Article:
"Now a new Tyranny is upon us, the Sethites and their white robed servants. Yet we shame our ancestors; we all but cower in our hidden city creeping forth only to seize a few weak merchants while the tyrants grow fat in their temples off the suffering of all the people of the Dune Sea. Well no more. My Crew and I will lift the ancient and worn hulk of our fellowship skyward once more. We will show you the way; we shall again flock like the sparrows of the desert, harrowing the Sethites and forcing them out of our skys. They shall learn to cower in their temples as we free the Dune Sea from their yoke. Tyranny shall once more learn to fear the coming of… The Liberator!"

~ Jet Berrode at the launch of the sky ship Liberator. 

Thanks to Niles Calder for this.

A Short History of Sky Piracy Around the Dune Sea.

Posted in Uncategorized on April 1, 2012 by cuttydarke
Once upon a time there was a group of mighty city states set around a great desert.   The cities made wars and alliances and treaties against each other as each sought to dominate all.   The cities could not afford large armies and so they fought in the skies and their greatest champions were the Pirates.   They became more than Pirates. They were Privateers and they raided and stole and plundered in the name of their patron city.   In all the cities every child secretly wanted to grow up to be a Pirate.

But it couldn’t last.   Eventually the cities made peace and then trade and eventually an alliance of equals.   They had no need of Privateers so they went back to being Pirates and being a drain upon the economy.   The cities could still not afford large armies so they recruited a band of mighty champions, many of them former Privateers, to defend the cities and the trade between them.   Most of the Pirates went out of business.   Some of them turned to smuggling till the cities changed the tax laws.   Now most things were taxed but not by much and there was no profit in smuggling.

Only the most ruthless and sneaky of the Pirates stayed in business.   They were hunted everywhere and an enemy to all.   They were murderers and thieves and no-one wanted to be one when they grew up.

For a while everything was grand for everyone except the Pirates but dark secrets lurked beneath the sands of the Dune Sea.   There were earthquakes and no-one knew why.   Then there were reports of abandoned villages and empty tents and then the news of the black pyramids reached the rulers of the great alliance.  

Black pyramids had risen up from the desert sands and from them sallied forth undead legions led by ancient pharaohs and powered by unknown magics.   The Brotherhood of Champions fought bravely and every priest and monk and paladin in the cities joined them but they could not drive the hoards back.   Eventually the council of rulers called on the Brotherhood to try something different.   They sent forth a small band of the very best to delve into the secret heart of the largest black pyramid.   The wise men hypothesised that a great lich-king might hide within.

The small band of heroes were successful and some of them even survived but they were broken men.   Only one, a priest of Seth, seemed untouched by the horrors he had seen but in the years since there have been rumours that he yet harbours a darker secret.  

In gratitude the Council of rulers made him Bishop to the council and under his watchful eye the Council grew together.   They had started out each representing his or her own city but they became representatives of the alliance.   The Alliance became greater than the cities and the Council came to rely more and more on the Bishop for spiritual guidance.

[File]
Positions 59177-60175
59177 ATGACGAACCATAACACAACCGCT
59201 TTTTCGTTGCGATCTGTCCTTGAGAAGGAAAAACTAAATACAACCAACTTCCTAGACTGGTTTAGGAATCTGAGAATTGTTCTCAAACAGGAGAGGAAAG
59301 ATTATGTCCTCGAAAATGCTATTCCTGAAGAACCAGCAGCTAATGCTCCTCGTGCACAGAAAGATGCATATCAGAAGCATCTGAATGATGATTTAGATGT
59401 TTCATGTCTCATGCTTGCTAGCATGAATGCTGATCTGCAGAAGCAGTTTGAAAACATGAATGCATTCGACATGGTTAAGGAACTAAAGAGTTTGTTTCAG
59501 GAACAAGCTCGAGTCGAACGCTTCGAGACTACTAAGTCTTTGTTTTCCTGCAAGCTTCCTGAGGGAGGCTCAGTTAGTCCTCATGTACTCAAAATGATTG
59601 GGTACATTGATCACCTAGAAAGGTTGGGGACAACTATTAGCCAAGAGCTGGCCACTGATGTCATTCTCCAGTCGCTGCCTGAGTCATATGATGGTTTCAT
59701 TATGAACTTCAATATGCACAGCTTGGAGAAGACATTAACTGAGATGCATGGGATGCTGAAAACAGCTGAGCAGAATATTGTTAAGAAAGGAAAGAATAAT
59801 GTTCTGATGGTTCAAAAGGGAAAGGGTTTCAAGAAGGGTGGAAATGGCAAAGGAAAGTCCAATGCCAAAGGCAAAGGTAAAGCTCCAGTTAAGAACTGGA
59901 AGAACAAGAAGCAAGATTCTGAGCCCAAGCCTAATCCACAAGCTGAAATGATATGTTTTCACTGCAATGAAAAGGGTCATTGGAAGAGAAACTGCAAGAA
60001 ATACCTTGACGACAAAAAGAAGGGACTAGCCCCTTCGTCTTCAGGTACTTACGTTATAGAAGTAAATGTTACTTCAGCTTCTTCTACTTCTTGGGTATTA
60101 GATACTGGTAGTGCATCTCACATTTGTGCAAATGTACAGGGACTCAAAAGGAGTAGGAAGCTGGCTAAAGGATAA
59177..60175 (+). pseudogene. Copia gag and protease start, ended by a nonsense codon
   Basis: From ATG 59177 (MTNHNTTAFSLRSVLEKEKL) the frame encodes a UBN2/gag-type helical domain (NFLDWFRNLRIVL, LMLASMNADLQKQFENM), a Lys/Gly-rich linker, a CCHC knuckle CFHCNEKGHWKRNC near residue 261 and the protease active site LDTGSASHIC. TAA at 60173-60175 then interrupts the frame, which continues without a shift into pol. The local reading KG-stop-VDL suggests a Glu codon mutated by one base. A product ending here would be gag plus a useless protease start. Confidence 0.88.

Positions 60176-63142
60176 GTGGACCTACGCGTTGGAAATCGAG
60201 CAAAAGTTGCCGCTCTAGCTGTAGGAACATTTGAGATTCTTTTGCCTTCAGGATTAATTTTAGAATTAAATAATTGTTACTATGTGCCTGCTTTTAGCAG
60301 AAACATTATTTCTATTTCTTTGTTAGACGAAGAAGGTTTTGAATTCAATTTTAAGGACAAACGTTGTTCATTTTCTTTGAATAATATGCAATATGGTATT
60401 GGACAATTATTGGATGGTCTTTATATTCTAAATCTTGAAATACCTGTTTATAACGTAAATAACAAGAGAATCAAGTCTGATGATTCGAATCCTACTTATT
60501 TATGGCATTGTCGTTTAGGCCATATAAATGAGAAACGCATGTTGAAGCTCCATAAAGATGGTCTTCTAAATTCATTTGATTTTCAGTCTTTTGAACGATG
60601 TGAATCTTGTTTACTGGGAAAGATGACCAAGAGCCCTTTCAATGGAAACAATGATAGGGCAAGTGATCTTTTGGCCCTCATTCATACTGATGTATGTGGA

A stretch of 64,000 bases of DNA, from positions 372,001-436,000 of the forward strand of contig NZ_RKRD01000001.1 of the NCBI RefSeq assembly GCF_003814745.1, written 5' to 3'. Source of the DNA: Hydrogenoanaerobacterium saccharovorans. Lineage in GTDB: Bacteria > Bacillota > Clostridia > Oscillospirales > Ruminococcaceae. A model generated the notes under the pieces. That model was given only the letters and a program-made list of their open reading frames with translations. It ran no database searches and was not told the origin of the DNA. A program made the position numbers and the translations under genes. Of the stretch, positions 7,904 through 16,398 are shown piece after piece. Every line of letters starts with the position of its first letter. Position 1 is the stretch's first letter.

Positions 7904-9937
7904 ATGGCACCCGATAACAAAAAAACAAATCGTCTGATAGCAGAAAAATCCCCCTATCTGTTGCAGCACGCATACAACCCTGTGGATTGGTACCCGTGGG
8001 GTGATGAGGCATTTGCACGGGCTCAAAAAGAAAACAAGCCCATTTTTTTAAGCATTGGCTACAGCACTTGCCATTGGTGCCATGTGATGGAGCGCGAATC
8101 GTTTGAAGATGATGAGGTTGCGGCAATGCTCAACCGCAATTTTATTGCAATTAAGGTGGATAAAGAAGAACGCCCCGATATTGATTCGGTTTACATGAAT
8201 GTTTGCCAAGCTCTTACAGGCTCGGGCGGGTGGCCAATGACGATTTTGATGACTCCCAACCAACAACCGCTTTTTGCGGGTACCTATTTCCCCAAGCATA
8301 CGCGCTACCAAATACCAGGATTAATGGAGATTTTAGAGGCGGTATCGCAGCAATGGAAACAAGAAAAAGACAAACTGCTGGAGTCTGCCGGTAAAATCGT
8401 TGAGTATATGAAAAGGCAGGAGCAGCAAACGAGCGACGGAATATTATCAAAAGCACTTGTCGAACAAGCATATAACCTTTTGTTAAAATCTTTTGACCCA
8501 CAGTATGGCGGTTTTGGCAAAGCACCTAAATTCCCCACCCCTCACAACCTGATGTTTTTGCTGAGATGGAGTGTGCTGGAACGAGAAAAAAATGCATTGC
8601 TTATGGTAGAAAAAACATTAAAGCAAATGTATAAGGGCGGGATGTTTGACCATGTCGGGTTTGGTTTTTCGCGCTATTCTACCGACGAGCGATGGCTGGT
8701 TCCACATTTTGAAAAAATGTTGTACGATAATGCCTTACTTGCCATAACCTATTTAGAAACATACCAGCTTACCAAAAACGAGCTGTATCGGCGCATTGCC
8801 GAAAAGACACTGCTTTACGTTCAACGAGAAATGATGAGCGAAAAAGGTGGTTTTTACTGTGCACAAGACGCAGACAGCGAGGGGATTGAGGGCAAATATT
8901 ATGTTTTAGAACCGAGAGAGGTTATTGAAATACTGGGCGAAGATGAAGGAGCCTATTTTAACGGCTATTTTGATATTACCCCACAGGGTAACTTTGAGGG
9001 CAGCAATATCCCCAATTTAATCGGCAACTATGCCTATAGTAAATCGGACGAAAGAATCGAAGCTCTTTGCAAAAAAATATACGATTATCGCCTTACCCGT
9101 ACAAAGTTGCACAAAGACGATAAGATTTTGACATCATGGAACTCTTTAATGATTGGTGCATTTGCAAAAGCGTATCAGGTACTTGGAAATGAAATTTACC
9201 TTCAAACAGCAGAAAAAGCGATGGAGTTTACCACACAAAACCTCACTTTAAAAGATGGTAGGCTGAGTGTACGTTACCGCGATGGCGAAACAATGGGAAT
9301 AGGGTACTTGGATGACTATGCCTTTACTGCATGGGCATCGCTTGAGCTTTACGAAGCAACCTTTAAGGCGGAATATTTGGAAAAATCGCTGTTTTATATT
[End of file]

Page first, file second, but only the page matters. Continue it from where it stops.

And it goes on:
Seth became the most fashionable of the Gods and soon people found that it was hard to get on in society if you didn’t pay at least lip service to Seth.   The temples of the other Gods could not compete for donations and began to look threadbare and eventually to fall into disrepair.

Over the years the rulers on the council came and went.   Young men were chosen to replace them and grew old and grey and died in the service of the Council all under the watchful eye of the Bishop.   And the Bishop never seemed to get any older.   Just thinner and paler and ever more gaunt.   Officially it is a gift from his God and proof of Seth’s munificence but some have their doubts.

These are dark times.   Once people gave their money to the temple of Seth by choice now there is a compulsory tithe and many luxury goods are heavily taxed.   Following other Gods is not actually illegal but it draws suspicion and is looked on like a social disease.   If you want to succeed then you keep your beliefs to yourself and go to watch the sacrifice with everybody else.

Between the tithes and the taxes the poor are poorer than they ever used to be but the rich seem no worse off.   Lawlessness and political discontent are rife in the dusty rookeries of the big cities.   The taxes have brought the smugglers back and the poor and the merchant class welcome them in these expensive times.   The Brotherhood of Champions are not the august body they once were.   There seems to be little money to pay them, they can’t recruit from other faiths and they are often called upon to follow orders that go against their principals.   In recent years many have retired, died or disappeared and there have been few new recruits.

With the Brotherhood weakened much of the job of day to day law enforcement has been taken over by the white-robed tithemen of the temple of Seth.   They started out simply keeping order in the temple and collecting the tithe but as the Brotherhood weakened they have become strong.   Now they are in every city in the Alliance and at every level of society.   They guard the gates, they enforce the taxes, they collect the tithes and the rents, they catch thieves and murderers and enforce public order.   And of course they officiate at executions.   Or sacrifices as they are called these days.

These are dark times, interesting times, and once more children dream of growing up to be Pirates.